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17 Things

17 Things



Many years ago I wrote a “51 Things About Me” list. A few years later I carved it down to twenty-seven. Now, more than halfway through 2020, it’s interesting to see what remains the same and what has changed. So if you want to know the latest thoughtful or quirky things that make up my being, I present: Seventeen Things About Me. 

1. While I love to listen to music, I rarely listen to music with singing in it anymore. Over the last couple years, I’ve developed this unfortunate thing where songs get stuck in my head for hours and days and I seriously can’t handle it. So my Spotify playlists are mostly comprised of relaxing spa soundscapes and gentle, lyric-free artists. 

2. An exception to the above would be my favorite praise album: Shane and Shane’s “Psalms Live.” Their version of “Psalm 46” is my anthem. I also love “Psalm 145.”  

3. As an expectant mama, I’ve been soaking in the wisdom of authors Clay and Sally Clarkson. I heard of them years ago, but only with the advent of my son have I spent time in their pages. I’ve been so encouraged and honestly, surprised to discover that Sally has written the books I’ve always wanted to write, even using language that I use myself (seriously, The Lifegiving Home? “Lifegiving” has been a guiding word for me since 2012 at least). Clay’s book “Heartfelt Discipline” sits on my shelf and is almost entirely underlined or highlighted in yellow. I’m wrapping up “The Lifegiving Parent” and “The Lifegiving Table.” And of course, “The Lifegiving Home” is my heart in print. Love love love these books and I highly recommend them to anyone who longs to embrace gentleness, grace, beauty and truth in their parenting and home.

4. In September 2020 my husband and I will celebrate our 18th anniversary. We joke that our marriage is now a legal adult and here we are, having our first baby. :) Such a blessing and miracle.

5. My favorite things are windchimes that sound like church bells, dark rich coffee with my homemade almond milk, Japanese incense, soft blankets, sheets, sweaters, and light; books, luscious rain on a cozy, candlelit day, interesting old doors, baking delicious things that bring joy to others, wabi-sabi beauty, linen, gentleness, spiced peach cobbler, genuine kindness without ulterior motives, Octobers and Novembers, creating meaningful experiences for others through touch, words, gifts, photography or hospitality; nurturing massage therapy, cozy coffee shops, flowers, hygge, making home, and falling asleep with my husband stroking my hair.

6. I was a vegetarian (ovo-lacto) for almost twenty years. A few times I tried to incorporate meat into my diet for health reasons (I realize there are various opinions on this, so I’m simply sharing my own experience) but had no success. While pregnant with my son I developed gestational diabetes and needed to severely alter my diet. As a result, I’ve found a few ways to include some organic turkey or chicken into my meals that have been a success. It’s been a challenge (mostly mental), but it’s also getting easier with prayer and time. And certainly, the numbers don’t lie. A navel orange I ate one day spiked my blood sugar as much as a slice of cake, while a baked organic chicken breast yielded the dreamiest glucose reading I could imagine. Plus with all that protein…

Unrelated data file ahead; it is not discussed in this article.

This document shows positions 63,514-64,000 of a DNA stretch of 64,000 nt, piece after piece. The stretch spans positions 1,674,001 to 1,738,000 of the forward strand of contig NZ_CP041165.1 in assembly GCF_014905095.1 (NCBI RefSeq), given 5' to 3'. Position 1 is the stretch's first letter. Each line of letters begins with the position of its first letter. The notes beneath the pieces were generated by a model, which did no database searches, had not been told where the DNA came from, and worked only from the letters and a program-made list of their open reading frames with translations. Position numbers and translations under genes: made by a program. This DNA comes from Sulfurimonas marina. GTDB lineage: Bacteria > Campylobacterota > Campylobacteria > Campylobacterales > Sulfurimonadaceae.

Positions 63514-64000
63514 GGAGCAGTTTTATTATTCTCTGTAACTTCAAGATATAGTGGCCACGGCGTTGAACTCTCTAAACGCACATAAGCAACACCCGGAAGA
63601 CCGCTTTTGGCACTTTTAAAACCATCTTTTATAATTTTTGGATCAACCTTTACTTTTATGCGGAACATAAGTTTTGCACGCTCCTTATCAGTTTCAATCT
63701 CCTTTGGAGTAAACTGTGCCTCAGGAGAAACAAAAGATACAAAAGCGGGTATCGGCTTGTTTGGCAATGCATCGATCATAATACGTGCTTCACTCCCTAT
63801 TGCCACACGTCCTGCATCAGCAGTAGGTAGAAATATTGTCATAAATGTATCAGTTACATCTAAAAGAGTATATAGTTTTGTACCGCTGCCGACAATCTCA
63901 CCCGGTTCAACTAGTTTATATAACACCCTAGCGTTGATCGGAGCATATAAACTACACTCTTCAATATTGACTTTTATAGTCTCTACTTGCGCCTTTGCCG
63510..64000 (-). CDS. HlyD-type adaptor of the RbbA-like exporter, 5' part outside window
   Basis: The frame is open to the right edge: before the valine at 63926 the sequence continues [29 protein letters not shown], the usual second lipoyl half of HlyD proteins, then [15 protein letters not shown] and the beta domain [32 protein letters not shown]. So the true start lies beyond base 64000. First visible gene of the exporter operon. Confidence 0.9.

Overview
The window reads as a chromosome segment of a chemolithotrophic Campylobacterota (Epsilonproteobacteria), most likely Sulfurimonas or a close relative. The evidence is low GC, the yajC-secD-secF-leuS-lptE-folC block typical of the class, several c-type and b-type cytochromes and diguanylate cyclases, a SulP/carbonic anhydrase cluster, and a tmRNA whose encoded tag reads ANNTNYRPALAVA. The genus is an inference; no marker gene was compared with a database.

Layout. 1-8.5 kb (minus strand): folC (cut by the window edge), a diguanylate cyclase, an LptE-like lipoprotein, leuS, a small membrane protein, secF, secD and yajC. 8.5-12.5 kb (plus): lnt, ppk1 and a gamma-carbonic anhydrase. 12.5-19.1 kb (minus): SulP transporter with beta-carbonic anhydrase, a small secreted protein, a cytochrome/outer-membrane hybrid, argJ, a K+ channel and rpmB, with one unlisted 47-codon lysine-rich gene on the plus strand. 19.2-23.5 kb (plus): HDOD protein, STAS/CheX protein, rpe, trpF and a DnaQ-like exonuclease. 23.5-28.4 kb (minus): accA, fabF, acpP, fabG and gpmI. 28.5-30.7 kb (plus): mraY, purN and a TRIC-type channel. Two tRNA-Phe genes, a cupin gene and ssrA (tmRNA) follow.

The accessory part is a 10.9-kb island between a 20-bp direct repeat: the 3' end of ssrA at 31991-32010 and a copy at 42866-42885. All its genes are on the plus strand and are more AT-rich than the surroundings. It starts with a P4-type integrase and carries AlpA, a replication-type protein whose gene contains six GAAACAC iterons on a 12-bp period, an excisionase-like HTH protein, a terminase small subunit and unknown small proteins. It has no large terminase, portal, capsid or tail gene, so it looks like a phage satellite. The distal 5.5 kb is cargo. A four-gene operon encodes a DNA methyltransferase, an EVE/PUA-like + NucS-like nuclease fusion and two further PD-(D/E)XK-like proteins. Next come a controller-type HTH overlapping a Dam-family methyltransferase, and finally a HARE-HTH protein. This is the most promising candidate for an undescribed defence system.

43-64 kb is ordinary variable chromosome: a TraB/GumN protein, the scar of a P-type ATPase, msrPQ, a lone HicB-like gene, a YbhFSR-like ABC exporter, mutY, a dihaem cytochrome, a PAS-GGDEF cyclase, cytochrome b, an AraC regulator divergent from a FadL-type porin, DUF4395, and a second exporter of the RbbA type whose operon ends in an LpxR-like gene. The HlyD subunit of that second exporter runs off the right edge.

7. I am so grateful for all of my senses (sight, smell, taste, touch, and sound) and could never choose a favorite. That said, the sense of smell is especially powerful for me. I am very sensitive to smells: vinegar and disinfectant spray make me crazy. I can’t stand cigarette smoke, cheap incense, or the stench of neighbors smoking pot. However, I love aromatherapy and my favorite essential oils and resins, Patchouli Absolut perfume, walking into a boulangerie, flower shop, or an Aesop store; Japanese incense, fresh coffee brewing, sweetgrass and newly-mown hay, the scent of curry, earthy root veggies roasting, soft yeasty bread baking, the earth after rain.

8. I learned how to bake bread from scratch at a very young age, perhaps nine or ten or so. Our large family made all our bread at home using whole wheat flour and a big steel bowl you could bathe a baby in. As I grew older, the breadmaking became more abundant, each week mixing up to twenty-four loaves at a time, kneading and pressing the dough into well-seasoned loaf pans to bake. I haven’t made bread many times in my later years, especially when trying to minimize carbs because fresh baked bread = love and curvy curves around my belly. But I miss it. I miss the home-y-ness of it, the rustic loaves steaming fresh, the earthy fragrance of yeast, the butter melting into soft, thick slices. I hope to resurrect this art soon, this time with my son wrapped close.

9. Things I dislike and try to avoid: the question “Why are you so quiet?” Prying conversations. Shoe shopping. Questions with hidden agendas. Prolonged extroversion. Feeling obligated. Emotional or psychological manipulation. Sales tactics. Feeling overwhelmed, cramped spaces, and coffee you can see through. Clutter. Rush hour traffic. Debates. Social media algorithms. The constant barrage of ads. Scratchy tags in clothes.

10. I sometimes weep when taking photos of people (and / or during the editing process afterward). I see so much tenderness in their trust of me, their vulnerability, their beauty. It’s transcendent.